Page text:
I kept track of the Manchester City Crystal Palace game back on the 14th. City were the favorites, and I felt they would win this game. However, they were -220 on the money line at the beginning of the match. Which means I would have to bet $220 to win $100. That isn’t great value. I waited until about fifteen minutes left in the match when the line moved to better than even money. I placed $10 on them to win at +118. They ended up drawing the game, and the bet lost. However, I would’ve made more on the bet than if I had placed the bet at kickoff if they scored. Another factor in making this bet is that I have been reading “Leading” by Sir Alex Fergusson. At the end of the book, there are a bunch of graphs about his time spent at Manchester United.
Notice that United scored an overwhelming amount of goals during his tenure came at the end of either half. Late in the game, teams get tired, and the cream rises to the top. So, this was on my mind, and I thought, “this is a good bet; City are sure to win.”
However, I was wrong, but I still love the principle behind the wager I made.
Why I Quit Playing Video Games
Ever since I was about five years old, I have been obsessed with video games. Particularly sports games. I can’t quite say why that is, but the fascination has always been there. When I think back throughout my life, that has been the most consistent thing—spending too much time playing instead of living. It wasn’t that big of a deal when I was in high school. I got okay grades, mainly A’s and B’s, with the occasional C. However, after I got out of high school and went to college, it became a huge problem that I did not want to address. It held me back from living life and getting good grades in school.
Most weekends, while my friends were meeting people and making memories, I stayed in the dorm room playing FIFA. Part of that was because I didn’t have the money to go out, but that brings me right back to the issue that was really at hand; spending too much of my damn time playing Xbox. I didn’t want to get a job because that would take gaming time away. I didn’t want to go to class for the same reason. It was a vicious and endless cycle. There have been times I would sell my console, start to focus on myself and my life more, but ultimately come right back to it. This cycle has happened more times than I can count.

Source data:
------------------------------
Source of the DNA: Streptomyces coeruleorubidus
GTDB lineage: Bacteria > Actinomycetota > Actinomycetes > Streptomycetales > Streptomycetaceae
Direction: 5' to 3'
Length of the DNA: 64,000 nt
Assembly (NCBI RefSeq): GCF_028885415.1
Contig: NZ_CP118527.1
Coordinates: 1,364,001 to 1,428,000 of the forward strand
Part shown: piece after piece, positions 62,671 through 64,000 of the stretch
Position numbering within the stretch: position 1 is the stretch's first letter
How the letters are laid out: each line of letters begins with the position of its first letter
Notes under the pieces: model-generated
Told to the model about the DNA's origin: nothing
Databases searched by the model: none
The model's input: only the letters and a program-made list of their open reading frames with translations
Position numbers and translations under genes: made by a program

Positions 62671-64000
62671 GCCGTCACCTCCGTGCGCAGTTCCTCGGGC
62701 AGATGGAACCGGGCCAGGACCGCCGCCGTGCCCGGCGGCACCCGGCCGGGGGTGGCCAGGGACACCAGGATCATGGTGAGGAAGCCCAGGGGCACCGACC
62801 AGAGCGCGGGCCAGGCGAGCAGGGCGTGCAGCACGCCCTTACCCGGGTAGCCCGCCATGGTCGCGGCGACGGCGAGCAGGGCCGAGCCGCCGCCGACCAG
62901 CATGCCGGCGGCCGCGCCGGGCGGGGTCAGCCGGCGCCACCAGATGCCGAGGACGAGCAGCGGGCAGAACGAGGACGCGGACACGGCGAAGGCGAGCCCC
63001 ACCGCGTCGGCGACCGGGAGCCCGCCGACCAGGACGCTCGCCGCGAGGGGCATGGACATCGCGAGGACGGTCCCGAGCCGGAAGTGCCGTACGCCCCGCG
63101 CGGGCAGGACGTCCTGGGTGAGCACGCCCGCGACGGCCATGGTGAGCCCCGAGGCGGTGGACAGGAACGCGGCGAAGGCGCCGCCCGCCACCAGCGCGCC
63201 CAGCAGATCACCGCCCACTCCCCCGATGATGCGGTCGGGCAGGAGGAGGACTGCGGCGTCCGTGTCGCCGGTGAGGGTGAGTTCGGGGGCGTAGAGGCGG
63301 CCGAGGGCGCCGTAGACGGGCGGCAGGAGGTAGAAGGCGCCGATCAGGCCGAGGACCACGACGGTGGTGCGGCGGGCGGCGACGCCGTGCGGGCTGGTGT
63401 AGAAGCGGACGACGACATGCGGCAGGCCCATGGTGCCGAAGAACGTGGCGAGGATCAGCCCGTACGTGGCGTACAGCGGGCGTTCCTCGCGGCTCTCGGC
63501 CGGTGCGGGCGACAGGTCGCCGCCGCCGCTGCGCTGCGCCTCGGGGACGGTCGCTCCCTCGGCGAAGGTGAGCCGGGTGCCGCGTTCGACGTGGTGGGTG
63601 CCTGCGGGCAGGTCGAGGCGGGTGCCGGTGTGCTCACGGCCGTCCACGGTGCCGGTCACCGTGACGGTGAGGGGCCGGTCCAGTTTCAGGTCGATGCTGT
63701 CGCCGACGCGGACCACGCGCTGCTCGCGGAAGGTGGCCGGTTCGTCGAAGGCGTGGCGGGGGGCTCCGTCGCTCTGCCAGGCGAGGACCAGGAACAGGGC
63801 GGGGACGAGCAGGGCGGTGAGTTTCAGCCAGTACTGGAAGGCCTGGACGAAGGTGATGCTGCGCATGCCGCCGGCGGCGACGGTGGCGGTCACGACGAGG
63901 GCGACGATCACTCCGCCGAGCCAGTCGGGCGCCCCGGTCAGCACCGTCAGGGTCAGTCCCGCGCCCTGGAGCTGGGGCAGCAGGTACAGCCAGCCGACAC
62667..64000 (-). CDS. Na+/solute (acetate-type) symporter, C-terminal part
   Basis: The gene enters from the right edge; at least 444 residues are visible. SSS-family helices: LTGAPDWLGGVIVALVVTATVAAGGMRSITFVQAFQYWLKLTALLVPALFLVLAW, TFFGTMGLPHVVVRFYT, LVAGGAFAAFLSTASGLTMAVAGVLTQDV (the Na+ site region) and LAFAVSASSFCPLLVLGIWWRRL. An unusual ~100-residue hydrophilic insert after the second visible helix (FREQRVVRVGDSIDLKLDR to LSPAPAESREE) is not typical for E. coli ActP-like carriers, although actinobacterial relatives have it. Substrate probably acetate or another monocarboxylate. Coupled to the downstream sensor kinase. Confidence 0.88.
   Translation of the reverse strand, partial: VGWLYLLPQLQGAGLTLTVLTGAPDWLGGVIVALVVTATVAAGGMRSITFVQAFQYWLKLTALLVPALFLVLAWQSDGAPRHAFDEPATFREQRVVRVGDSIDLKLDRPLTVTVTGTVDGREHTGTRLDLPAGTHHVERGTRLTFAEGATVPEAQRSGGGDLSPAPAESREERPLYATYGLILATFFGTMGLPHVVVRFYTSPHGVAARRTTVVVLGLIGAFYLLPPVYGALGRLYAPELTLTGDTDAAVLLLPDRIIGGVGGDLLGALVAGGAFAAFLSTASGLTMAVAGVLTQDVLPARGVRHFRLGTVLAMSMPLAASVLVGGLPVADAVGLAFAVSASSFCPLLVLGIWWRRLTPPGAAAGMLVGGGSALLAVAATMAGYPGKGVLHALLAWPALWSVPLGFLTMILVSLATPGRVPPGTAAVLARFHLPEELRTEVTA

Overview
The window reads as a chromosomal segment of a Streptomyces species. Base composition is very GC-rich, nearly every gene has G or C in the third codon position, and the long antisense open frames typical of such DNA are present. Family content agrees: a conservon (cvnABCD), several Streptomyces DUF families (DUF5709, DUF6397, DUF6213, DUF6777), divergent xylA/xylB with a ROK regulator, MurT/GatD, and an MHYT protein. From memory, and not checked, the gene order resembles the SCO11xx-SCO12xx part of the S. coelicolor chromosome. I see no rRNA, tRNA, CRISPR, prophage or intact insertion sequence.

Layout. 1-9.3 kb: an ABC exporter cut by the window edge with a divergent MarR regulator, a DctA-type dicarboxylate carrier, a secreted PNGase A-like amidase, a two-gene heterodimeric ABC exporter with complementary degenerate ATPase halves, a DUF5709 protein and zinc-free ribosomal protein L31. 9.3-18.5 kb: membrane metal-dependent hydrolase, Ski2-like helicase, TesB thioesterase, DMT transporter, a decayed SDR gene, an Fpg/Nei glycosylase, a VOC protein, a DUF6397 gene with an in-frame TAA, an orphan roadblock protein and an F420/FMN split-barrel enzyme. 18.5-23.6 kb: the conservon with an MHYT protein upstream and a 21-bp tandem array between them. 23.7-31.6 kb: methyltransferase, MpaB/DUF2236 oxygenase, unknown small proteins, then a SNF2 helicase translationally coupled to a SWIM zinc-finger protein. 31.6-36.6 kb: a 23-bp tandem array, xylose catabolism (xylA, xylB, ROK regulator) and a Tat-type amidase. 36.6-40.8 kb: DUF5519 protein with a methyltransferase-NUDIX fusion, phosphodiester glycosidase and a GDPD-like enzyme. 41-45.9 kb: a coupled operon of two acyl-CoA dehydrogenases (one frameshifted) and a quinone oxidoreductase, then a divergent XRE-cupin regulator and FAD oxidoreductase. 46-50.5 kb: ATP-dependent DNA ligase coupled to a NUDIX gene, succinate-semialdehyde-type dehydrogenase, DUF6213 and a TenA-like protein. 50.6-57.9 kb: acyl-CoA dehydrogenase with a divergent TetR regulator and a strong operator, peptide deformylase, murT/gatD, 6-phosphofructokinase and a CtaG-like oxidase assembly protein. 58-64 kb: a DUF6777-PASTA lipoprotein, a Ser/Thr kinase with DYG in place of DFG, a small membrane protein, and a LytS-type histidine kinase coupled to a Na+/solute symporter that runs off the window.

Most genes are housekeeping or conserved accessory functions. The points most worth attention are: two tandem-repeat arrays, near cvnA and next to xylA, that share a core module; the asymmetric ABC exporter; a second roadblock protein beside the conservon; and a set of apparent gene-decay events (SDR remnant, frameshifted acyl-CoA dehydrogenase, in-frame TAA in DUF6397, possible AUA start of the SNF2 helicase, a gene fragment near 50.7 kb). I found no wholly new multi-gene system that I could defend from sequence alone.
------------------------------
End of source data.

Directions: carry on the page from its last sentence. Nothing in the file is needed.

So here we are now, almost eight years after I first went off to college. Over the past few months, I thought, “if I can make it as a streamer/content creator, I can play all the video games that I want.”
If you check out my YouTube channel, you’ll see some FIFA videos I made, and funny enough, those videos have more views than any other video I made. But here’s the thing: I didn’t feel fulfilled doing this. It took the joy out of playing games. It made me unhappy.
We as humans aren’t meant to spend hour after hour sedentary staring at a screen (ironically, that’s what I’m doing in writing this). We’re meant to be active, to find fulfillment, and improve ourselves. Am I improving myself by sitting and playing a game marketed to children and teenagers?
So a few months back, I sold both of my Xboxes (yes, I had two of them). This isn’t the first time I’ve done this, but it should be the last time. I’m more focused than I’ve ever been before. I’m actively taking steps towards my goals and my ideal lifestyle. I feel free from the chains of my childhood.
Now, I’m not saying video games are inherently wrong for you. It just so happens that they are bad for me. Every time I have sold my consoles in the past, I start to become a better version of myself. Then I repeat the cycle, buy a new one, and fall into the same bad habits. So, if you’re reading this and think, “I don’t have a problem with games, I’m happy with where my life is and my relationship with gaming,” I’m very happy for you. Some of my best memories from high school are of nights spent playing Call of Duty with my best friends.
This photo was from a night spent at my friend Sean’s house during our sophomore year of high school. We stayed up until, god knows how late, playing the new “Call of Duty” and drinking way too many Mountain Dew’s. But the thing for me, life is about progressing and striving to be more than what you were the day before. Am I living up to that idea if I’m still acting like a teenager in my mid-twenties?
Again, I enjoy playing video games, FIFA especially. However, I’m just not at a place in my life to make it a priority. I want to think that eventually, I can play again, but I have a lot of work to do to get to that place. And I have to have the discipline to put the controller down and not spend too much time playing. I have lofty goals in place for my life, and Xbox will not help me get there.